where {Q} is the quantity

\displaystyle  Q := (\sum_{(s_0,\dots,s_n) \in \Omega_n} K(s_0) \dots K(s_n))^{1/(n+1)}

where {\Omega_n} is the set of all tuples {(s_0,\dots,s_n) \in S^{n+1}} such that {\pi_i(s_{i-1}) = \pi_i(s_i)} for {i=1,\dots,n}.

Thus for instance, the identity is trivial for {n=0}. When {n=1}, the inequality reads

\displaystyle  \sum_{s \in S} K(s) f_1(\pi_1(s)) \leq (\sum_{s_0,s_1 \in S: \pi_1(s_0)=\pi_1(s_1)} K(s_0) K(s_1))^{1/2}

\displaystyle  ( \sum_{t_1 \in T_1} f_1(t_1)^2)^{1/2},

which is easily proven by Cauchy-Schwarz, while for {n=2} the inequality reads

\displaystyle  \sum_{s \in S} K(s) f_1(\pi_1(s)) f_2(\pi_2(s))

\displaystyle  \leq (\sum_{s_0,s_1, s_2 \in S: \pi_1(s_0)=\pi_1(s_1); \pi_2(s_1)=\pi_2(s_2)} K(s_0) K(s_1) K(s_2))^{1/3}

\displaystyle (\sum_{t_1 \in T_1} f_1(t_1)^3)^{1/3} (\sum_{t_2 \in T_2} f_2(t_2)^3)^{1/3}

which can also be proven by elementary means. However even for {n=3}, the existing proofs require the “tensor power trick” in order to reduce to the case when the {f_i} are step functions (in which case the inequality can be proven elementarily, as discussed in the above paper of Carbery).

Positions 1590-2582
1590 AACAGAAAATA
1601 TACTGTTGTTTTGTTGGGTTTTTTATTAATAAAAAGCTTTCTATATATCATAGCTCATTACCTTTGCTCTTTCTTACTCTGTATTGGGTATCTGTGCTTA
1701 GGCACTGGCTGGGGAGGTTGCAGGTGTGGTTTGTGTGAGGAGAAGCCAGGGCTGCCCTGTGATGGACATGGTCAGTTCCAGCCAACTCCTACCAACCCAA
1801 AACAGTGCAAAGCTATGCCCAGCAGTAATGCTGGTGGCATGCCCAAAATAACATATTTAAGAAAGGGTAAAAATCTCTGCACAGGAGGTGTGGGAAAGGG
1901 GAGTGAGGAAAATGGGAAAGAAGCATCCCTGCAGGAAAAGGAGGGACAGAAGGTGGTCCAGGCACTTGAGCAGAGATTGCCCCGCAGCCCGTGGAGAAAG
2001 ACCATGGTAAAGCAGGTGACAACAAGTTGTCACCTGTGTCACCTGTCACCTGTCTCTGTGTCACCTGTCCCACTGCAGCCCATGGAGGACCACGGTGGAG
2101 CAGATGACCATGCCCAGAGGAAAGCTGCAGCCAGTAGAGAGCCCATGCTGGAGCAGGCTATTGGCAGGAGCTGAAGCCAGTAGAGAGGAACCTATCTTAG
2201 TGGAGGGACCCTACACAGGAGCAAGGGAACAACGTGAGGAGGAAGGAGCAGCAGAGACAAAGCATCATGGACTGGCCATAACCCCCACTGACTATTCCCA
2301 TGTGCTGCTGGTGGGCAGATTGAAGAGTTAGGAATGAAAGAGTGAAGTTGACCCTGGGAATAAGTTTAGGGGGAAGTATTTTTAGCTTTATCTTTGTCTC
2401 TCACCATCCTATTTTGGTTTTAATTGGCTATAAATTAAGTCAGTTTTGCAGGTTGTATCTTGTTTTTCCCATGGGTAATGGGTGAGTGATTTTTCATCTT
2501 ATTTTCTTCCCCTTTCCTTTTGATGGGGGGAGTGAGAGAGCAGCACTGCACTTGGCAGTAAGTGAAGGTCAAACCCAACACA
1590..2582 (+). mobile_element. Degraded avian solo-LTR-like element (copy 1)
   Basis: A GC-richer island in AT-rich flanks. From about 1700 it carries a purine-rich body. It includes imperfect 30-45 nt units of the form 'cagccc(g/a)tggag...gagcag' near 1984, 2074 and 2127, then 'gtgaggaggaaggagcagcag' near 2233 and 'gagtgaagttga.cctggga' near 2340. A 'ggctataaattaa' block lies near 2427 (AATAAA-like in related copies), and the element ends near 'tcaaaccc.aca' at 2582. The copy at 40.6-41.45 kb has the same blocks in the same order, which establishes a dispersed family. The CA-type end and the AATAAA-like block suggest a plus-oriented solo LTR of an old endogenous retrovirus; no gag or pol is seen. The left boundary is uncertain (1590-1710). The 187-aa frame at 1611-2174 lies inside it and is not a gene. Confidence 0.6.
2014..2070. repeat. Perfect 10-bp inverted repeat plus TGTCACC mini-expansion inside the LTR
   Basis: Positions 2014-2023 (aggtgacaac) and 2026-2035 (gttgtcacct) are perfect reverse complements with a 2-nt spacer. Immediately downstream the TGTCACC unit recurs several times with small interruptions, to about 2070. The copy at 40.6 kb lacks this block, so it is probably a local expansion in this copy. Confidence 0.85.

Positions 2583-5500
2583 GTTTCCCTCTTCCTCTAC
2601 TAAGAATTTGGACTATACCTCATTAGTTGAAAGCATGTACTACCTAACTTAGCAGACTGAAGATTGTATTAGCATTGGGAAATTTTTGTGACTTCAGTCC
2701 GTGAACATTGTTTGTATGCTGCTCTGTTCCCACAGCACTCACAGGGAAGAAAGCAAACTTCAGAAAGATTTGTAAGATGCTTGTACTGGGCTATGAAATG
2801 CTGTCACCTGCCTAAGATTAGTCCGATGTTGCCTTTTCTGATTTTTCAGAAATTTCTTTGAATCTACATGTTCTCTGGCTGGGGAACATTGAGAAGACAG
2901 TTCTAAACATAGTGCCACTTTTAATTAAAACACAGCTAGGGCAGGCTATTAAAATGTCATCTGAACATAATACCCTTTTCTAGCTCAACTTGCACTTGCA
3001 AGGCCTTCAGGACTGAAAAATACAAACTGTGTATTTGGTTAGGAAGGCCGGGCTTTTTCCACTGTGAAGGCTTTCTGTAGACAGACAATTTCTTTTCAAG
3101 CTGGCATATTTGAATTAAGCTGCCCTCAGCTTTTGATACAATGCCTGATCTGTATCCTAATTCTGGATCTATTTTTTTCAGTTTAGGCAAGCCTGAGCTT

We now prove this inequality. We write {K(s) = \exp(k(s))} and {f_i(t_i) = \exp(g_i(t_i))} for some functions {k: S \rightarrow {\bf R}} and {g_i: T_i \rightarrow {\bf R}}. If we take logarithms in the inequality to be proven and apply Lemma 1, the inequality becomes

\displaystyle  \sup_X {\bf E} k(X) + \sum_{i=1}^n g_i(\pi_i(X)) + {\bf H}[X]

\displaystyle  \leq \frac{1}{n+1} \sup_{(X_0,\dots,X_n)} {\bf E} k(X_0)+\dots+k(X_n) + {\bf H}[X_0,\dots,X_n]

\displaystyle  + \frac{1}{n+1} \sum_{i=1}^n \sup_{Y_i} (n+1) {\bf E} g_i(Y_i) + {\bf H}[Y_i]

where {X} ranges over random variables taking values in {S}, {X_0,\dots,X_n} range over tuples of random variables taking values in {\Omega_n}, and {Y_i} range over random variables taking values in {T_i}. Comparing the suprema, the claim now reduces to

Lemma 3 (Conditional expectation computation) Let {X} be an {S}-valued random variable. Then there exists a {\Omega_n}-valued random variable {(X_0,\dots,X_n)}, where each {X_i} has the same distribution as {X}, and